Investigation into the groundwater interaction between a deep coal mine and a deeper lying gold mine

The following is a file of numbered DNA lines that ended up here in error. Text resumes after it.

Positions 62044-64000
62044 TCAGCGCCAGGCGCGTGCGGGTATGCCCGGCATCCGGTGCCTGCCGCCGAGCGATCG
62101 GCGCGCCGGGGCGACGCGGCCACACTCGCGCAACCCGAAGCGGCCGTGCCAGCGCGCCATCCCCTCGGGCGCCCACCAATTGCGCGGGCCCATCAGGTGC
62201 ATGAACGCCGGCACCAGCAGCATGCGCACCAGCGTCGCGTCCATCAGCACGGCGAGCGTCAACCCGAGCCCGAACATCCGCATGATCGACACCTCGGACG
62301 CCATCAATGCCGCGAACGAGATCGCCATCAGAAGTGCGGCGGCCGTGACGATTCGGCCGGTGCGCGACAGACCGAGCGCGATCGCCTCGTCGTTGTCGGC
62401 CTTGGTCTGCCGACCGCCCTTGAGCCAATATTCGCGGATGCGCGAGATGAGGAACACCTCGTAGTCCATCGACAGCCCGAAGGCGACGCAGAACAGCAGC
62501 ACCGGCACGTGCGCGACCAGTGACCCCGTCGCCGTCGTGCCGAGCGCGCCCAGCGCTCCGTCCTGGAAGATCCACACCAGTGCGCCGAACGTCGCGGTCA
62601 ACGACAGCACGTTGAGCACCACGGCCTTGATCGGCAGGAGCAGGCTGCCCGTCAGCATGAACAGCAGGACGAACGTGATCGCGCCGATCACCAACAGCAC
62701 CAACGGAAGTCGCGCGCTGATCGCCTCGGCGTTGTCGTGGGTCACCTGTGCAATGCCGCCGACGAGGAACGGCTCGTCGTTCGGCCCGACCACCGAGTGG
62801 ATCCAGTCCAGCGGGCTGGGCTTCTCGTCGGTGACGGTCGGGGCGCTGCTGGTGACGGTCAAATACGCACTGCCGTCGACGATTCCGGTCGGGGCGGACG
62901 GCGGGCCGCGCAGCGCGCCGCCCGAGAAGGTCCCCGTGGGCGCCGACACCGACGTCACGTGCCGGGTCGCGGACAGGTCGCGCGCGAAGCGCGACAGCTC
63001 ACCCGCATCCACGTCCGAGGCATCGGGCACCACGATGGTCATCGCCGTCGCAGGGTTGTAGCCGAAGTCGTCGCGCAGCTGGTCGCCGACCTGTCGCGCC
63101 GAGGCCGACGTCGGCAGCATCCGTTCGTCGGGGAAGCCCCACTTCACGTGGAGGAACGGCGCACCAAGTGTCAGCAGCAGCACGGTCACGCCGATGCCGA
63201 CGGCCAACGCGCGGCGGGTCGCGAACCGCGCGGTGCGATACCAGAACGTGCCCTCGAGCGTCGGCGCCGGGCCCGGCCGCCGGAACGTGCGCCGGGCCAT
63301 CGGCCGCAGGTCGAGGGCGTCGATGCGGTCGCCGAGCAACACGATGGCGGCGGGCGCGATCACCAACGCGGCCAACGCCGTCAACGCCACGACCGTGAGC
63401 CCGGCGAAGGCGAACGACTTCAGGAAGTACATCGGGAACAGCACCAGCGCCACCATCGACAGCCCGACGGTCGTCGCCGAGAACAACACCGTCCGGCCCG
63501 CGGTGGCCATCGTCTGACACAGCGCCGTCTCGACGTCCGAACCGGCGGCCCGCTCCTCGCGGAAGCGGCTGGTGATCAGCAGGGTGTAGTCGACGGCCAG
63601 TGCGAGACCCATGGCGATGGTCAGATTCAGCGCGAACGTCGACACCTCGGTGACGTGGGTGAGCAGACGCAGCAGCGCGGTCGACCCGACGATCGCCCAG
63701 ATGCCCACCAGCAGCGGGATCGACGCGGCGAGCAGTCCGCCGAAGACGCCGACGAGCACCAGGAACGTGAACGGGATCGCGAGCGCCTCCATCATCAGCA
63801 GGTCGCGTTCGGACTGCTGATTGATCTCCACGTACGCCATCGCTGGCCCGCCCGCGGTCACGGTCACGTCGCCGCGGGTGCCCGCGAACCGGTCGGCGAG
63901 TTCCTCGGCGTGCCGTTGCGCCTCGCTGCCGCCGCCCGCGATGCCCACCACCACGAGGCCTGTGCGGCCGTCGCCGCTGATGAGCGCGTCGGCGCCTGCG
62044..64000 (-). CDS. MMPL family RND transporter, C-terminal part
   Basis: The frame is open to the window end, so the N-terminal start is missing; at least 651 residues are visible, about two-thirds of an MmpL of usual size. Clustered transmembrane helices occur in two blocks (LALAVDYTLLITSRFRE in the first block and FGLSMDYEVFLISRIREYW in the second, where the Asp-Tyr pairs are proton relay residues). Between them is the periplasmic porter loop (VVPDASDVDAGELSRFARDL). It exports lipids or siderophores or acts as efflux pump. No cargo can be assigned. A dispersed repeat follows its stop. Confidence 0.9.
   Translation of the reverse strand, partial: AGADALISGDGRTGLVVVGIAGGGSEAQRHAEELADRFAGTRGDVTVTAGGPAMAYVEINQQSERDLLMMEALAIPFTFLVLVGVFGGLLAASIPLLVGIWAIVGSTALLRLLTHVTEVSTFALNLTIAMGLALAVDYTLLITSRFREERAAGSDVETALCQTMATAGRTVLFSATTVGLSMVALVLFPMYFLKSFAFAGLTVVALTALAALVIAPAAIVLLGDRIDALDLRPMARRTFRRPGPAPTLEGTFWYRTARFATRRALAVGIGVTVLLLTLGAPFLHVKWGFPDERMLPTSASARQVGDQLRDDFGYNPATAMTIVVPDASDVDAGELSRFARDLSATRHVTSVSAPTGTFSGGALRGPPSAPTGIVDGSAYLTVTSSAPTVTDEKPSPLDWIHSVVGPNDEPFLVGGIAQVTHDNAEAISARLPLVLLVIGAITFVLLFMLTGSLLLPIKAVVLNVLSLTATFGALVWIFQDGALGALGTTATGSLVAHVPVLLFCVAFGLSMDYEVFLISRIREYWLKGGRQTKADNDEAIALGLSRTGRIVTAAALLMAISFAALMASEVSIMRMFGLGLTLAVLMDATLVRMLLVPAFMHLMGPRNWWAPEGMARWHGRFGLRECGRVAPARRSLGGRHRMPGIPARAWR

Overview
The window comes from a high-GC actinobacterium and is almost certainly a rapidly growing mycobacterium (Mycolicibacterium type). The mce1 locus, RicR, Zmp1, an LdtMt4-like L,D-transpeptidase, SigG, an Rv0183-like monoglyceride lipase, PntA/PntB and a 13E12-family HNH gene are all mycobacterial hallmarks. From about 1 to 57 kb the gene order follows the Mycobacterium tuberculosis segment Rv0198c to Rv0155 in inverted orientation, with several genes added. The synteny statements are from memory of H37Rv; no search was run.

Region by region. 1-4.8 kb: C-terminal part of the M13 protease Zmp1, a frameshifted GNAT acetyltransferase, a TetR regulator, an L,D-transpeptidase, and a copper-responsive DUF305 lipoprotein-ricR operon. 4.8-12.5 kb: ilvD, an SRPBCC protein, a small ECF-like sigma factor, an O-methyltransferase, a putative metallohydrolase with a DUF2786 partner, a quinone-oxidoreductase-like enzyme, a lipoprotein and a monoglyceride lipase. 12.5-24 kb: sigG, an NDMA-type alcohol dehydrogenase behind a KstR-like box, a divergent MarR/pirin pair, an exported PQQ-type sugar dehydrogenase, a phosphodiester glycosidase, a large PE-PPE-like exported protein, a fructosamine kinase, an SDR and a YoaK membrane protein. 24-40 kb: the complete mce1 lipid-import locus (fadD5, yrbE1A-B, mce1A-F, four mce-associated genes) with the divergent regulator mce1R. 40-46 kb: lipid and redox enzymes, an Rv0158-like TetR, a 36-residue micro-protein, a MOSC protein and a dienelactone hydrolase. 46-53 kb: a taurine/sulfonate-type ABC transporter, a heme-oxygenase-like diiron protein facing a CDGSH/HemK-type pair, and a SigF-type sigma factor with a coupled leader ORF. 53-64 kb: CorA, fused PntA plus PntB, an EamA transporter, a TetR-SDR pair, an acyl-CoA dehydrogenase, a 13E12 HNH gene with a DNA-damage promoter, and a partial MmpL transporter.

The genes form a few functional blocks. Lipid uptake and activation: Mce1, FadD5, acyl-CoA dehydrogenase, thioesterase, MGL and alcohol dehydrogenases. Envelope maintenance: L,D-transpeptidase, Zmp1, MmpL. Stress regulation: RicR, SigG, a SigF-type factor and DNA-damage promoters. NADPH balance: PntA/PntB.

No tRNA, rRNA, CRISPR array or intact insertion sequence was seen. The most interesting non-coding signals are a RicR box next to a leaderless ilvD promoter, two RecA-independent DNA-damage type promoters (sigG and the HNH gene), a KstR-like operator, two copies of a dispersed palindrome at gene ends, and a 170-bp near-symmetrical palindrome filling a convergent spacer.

After the closure of mines, it is expected that water in the mined-out areas will flow along preferred pathways and accumulate in lower-lying areas (Grobbelaar, 2001). Over time, these man-made voids will fill up with water and hydraulic gradients will be exerted on peripheral areas within mines, resulting in groundwater flow between mines and possibly surface. This flow is referred to as intermine flow (Grobbelaar, 2001). Due to the potential long-term impact of intermine flow in terms of water quantities and qualities, the Department of Water Affairs and Forestry regards intermine flow as one of the most important challenges in the mining industry. Hydro-chemical and stable environmental isotope sampling were used to determine the interaction between the Karoo aquifer and the Witwatersrand aquifer. Comparison between the results showed that there is interaction between the Karoo and Witwatersrand aquifer, both where coal mining is present and where coal mining is not present. As the coal mine in future will cover most of the gold mining area except for the central part of the study area, it is expected that groundwater affected by the coal mining in the Karoo aquifer will move along naturally occurring structures from the base of the Karoo aquifer into the gold mine workings if preferential pathways are encountered. This interaction can directly link to the number of structures that are water-bearing in the study area and are covered by coal mining activities. From the field work done in the underground gold mine, the number of structures that are water-bearing are the exception rather than the norm. Therefore the potential for groundwater interaction from future coal mining into the gold mine will be low. 1 Based on current inflow rates, the gold mine workings will take approximately 406 years to flood and reach the bottom of the coal mine workings. It is highly unlikely that this flooding will decant onto the surface through the coal mine, as the shallowest coal mine workings are at 39 m below surface in the study area. In the unlikely event of decanting, polluted water originating from the mining cavities will seep out as normal unpolluted springs at low points.
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